The incident was blamed on lower-level officials, including five who are now facing the death penalty for their involvement. A Saudi public prosecutor said in March 2018 that they would seek the death penalty for five suspects among the 21 involved in the case. Ankara, on the other hand, said that Riyadh's statement is not satisfactory and demanded genuine cooperation.
While the kingdom refused to take part in bringing justice to the perpetrators, the United Nations human rights expert who conducted an independent probe into Khashoggi's killing, Agnes Callamard, said in a report in 2018 that the state of Saudi Arabia was responsible for the murder. The report also found "credible evidence" that linked MBS to the killing of Khashoggi. The rapporteur noted she had received no cooperation from Riyadh and minimal help from the United States.
While the U.S. government showed insufficient support enlightening the murder, the CIA concluded in October 2018 that MBS ordered the assassination of Khashoggi. President Donald Trump, however, disputed the CIA report controversially telling the media: "The CIA points it both ways. Maybe he did, maybe he didn't." When a reporter asked who should be held responsible for the killing, Trump responded, "Maybe the world should be held accountable 'cause the world is a vicious place."
At the time, some members of the U.S. Congress from both parties demanded the Trump administration take a stronger stance against the kingdom. Back in April 2018, legislation to impose sanctions on Saudi officials was proposed by lawmakers to the Senate but was not approved.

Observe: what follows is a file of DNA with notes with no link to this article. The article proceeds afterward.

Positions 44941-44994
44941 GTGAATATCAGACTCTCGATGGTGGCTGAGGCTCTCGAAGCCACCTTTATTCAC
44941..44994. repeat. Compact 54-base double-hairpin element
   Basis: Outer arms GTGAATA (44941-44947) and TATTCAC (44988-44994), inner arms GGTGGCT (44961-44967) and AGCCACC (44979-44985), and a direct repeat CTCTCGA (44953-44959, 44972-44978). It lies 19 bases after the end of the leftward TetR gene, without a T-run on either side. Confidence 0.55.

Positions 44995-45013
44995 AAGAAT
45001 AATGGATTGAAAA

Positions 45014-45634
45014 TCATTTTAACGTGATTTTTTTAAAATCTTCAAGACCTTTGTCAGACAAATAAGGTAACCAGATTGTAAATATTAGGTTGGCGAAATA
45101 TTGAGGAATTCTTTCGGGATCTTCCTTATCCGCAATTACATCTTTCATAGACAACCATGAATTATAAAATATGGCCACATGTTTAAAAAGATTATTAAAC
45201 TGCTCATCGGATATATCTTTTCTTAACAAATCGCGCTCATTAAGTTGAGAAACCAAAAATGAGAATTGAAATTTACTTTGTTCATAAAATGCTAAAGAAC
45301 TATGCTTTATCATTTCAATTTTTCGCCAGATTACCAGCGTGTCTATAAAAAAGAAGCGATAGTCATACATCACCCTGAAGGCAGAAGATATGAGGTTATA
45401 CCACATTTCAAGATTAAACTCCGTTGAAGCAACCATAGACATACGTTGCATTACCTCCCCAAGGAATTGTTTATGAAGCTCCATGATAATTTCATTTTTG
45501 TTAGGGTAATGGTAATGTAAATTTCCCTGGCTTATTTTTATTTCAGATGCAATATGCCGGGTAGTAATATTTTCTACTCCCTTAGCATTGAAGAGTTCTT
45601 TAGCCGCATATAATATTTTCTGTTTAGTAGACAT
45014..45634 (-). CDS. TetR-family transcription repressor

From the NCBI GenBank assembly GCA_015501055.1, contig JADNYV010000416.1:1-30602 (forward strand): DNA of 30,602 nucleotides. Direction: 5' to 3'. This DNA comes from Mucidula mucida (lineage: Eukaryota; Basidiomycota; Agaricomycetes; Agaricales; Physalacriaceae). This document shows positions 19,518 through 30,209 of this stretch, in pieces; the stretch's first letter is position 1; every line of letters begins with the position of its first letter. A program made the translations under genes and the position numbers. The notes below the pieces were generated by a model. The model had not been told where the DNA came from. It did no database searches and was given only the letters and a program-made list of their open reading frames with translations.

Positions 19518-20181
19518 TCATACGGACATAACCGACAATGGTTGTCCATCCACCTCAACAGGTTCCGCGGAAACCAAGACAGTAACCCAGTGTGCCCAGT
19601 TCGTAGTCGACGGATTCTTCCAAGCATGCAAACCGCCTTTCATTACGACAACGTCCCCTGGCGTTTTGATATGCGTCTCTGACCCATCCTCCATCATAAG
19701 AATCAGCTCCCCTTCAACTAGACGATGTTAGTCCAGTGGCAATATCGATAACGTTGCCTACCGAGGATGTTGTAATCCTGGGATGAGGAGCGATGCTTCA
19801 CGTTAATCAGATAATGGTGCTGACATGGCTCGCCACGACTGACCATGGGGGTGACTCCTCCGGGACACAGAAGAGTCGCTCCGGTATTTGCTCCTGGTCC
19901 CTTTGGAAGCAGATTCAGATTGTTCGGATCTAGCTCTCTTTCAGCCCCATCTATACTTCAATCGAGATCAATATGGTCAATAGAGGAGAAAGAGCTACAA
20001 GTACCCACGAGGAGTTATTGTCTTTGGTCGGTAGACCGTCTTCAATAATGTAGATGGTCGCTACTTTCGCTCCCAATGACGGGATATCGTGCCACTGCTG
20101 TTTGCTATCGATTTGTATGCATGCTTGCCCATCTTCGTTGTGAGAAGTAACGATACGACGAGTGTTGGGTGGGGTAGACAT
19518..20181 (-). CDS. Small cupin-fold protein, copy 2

Meanwhile, Khashoggi's legacy continues to live on. A pro-democracy group established by him shortly before his death was officially launched Tuesday in the U.S., the Post reported.
Democracy for the Arab World Now (DAWN) aims to promote human rights and democracy in the Arab world.
The Post, citing its supporters, said the group will document and address abusive behavior and human rights violations by Middle East governments, particularly Saudi Arabia, the United Arab Emirates (UAE) and Egypt.
Speaking to the newspaper, Sarah Leah Whitson, the organization's executive director, said Khashoggi founded the movement "based on his belief that only democracy and freedom will bring lasting peace and security to the Middle East and North Africa."
"We are going to uphold Jamal's legacy," she said.